Accession Number : ADA131968

Title :   An Experimental and Theoretical Study on Cavitating Propellers.

Descriptive Note : Technical rept. 1 Nov 80-31 Oct 82,

Corporate Author : TETRA TECH INC PASADENA CA

Personal Author(s) : Furuya,Okitsugu ; Maekawa,Shin

PDF Url : ADA131968

Report Date : Oct 1982

Pagination or Media Count : 67

Abstract : The original objective of the present work was to develop an analytical tool for predicting the off-design performance of supercavitating propellers over a wide range of operating conditions. Due to the complex nature of the flow phenomena, a lifting line theory simply combined with the two-dimensional supercavitating cascade theory was selected. Results of this simple method provided surprisingly accurate predictions for the performance at fully developed cavitating conditions. It was indicative that the fully-developed, supercavitating propellers had strong cascade effects on their performance, and also that the three-dimensional, propeller geometry corrections could properly be made by the lifting-line theory. As was expected, however, the predicted thrust and power coefficient curves with this propeller theory showed a significant deviation from experimental data in the range of advance speeds J's larger than designed advance speeds where the partially cavitating conditions are expected to occur. effort was then made to improve the prediction capability of the above propeller theory at partially cavitating conditions. A new nonlinear partially cavitating cascade theory was developed to provide a proper 2-D loading basis under such conditions. A slight improvement on the prediction capability of the propeller theory was achieved with the new set of data, but not to a satisfactory extent.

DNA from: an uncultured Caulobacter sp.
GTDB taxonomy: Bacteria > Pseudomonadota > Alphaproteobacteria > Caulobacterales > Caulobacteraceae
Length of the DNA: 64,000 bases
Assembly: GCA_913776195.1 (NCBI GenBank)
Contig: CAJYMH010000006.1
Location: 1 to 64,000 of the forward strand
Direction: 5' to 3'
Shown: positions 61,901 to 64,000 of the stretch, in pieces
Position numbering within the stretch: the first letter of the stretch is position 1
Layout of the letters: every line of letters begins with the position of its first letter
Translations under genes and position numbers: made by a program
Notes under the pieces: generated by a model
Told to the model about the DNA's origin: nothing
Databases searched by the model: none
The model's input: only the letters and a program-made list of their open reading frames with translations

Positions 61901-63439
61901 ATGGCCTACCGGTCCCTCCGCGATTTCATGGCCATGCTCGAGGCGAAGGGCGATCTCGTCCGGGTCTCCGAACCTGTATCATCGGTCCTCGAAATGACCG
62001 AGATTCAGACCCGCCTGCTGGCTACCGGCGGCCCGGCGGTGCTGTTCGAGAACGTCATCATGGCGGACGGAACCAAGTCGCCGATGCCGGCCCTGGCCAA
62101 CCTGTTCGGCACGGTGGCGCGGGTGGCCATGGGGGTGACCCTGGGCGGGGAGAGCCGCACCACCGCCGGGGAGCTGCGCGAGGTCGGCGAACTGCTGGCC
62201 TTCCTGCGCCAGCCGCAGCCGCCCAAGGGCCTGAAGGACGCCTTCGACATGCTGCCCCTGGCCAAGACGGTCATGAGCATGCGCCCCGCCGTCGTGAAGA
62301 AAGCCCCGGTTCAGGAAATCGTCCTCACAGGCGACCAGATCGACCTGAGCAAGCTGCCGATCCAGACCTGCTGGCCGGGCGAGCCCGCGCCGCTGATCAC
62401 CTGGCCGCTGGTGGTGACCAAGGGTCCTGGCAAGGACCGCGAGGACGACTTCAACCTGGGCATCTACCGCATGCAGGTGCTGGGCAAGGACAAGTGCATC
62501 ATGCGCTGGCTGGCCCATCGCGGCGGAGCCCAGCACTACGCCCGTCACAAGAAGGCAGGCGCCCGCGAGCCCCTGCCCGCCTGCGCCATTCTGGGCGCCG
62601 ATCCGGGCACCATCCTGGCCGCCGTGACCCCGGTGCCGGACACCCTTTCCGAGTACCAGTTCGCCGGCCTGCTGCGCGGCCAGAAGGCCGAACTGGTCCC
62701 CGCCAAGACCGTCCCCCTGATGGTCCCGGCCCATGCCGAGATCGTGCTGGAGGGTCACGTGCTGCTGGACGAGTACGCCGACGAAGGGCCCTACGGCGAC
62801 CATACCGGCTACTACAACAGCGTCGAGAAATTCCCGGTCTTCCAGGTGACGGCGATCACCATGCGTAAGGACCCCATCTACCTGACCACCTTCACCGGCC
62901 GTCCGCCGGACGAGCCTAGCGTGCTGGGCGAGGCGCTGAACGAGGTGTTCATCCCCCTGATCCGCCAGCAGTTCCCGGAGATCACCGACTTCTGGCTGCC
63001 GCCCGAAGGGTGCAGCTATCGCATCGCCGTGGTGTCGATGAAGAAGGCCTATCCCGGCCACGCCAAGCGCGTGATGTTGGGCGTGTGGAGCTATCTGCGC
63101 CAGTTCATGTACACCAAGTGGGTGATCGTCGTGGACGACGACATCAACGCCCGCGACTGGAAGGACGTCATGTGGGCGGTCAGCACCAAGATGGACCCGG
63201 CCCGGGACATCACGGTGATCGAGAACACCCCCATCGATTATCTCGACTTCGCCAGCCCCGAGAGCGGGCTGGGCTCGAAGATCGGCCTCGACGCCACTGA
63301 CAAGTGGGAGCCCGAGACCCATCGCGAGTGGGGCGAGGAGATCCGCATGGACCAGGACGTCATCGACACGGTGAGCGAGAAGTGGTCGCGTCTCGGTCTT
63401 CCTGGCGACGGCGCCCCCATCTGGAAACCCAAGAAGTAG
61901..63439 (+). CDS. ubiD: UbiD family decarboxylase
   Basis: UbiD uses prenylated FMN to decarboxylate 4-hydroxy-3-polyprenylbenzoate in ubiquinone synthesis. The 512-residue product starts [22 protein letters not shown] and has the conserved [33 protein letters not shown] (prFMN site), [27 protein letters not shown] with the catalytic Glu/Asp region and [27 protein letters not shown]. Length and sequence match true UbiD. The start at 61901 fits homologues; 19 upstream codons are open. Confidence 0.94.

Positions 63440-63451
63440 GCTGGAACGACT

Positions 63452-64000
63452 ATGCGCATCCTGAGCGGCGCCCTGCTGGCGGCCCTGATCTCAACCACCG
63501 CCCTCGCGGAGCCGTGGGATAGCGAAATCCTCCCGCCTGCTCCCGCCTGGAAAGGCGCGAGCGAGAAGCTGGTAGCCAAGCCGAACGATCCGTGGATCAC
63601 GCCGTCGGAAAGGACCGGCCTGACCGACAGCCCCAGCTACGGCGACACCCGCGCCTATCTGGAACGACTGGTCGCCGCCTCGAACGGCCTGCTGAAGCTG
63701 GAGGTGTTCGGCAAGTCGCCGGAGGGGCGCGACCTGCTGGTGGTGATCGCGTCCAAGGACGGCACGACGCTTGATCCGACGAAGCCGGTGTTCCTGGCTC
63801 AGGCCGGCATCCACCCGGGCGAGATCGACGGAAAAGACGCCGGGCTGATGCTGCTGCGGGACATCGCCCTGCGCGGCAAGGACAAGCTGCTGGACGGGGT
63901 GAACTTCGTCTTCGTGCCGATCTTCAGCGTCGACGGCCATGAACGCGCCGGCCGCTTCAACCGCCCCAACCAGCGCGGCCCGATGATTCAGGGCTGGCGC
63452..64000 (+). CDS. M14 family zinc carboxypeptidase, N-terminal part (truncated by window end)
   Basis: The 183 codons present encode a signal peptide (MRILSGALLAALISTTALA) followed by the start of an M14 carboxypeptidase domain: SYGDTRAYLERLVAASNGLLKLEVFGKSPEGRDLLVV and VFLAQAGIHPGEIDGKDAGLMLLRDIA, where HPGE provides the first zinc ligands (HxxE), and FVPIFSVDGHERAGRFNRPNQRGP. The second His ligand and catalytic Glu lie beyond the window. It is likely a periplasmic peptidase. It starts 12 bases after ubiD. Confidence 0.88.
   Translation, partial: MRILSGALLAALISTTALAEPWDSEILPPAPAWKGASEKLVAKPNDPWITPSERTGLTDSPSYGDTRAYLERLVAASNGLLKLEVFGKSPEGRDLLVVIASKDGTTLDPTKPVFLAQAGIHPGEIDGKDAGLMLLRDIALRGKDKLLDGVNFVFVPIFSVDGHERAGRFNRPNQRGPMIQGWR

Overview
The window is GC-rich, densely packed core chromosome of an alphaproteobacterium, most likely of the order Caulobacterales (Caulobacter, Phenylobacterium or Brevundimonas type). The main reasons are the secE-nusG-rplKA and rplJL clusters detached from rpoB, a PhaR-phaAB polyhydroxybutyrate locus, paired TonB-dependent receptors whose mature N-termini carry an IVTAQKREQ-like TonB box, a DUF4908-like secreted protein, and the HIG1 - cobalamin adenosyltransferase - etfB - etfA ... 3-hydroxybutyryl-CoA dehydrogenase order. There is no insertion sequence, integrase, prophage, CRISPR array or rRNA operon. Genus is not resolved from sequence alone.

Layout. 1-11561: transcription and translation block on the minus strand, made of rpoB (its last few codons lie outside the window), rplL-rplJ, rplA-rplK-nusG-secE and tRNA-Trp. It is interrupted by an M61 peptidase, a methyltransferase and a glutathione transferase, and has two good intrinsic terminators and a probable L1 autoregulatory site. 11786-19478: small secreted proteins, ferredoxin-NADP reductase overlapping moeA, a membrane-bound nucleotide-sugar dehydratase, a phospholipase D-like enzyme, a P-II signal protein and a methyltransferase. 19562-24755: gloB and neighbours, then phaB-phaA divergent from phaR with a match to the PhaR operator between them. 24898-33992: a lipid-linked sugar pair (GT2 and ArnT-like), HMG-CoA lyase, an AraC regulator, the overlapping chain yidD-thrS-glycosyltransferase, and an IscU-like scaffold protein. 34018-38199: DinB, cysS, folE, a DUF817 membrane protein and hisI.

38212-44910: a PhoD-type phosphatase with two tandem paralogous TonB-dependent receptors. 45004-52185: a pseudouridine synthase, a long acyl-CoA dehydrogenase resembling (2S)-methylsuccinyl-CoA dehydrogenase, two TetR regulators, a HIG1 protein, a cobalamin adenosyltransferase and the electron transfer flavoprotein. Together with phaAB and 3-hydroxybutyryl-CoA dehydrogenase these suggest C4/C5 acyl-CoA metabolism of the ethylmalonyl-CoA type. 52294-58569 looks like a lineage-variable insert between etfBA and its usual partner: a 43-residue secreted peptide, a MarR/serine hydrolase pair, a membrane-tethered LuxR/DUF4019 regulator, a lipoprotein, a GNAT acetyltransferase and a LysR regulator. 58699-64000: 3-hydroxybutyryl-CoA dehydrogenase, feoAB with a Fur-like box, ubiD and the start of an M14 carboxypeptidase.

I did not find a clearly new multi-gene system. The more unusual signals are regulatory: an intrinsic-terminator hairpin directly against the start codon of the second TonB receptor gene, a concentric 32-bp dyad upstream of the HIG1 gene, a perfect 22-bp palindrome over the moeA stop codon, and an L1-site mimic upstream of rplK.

Descriptors :   *Supercavitating propellers, *Cascades(Fluid Dynamics), *Cavitation, *Marine propellers, Theory, Lift, Two dimensional flow, Mathematical prediction, Loads(Forces), Thrust, Power, Coefficients, Experimental data, Propeller blades

Subject Categories : Marine Engineering
      Fluid Mechanics

Distribution Statement : APPROVED FOR PUBLIC RELEASE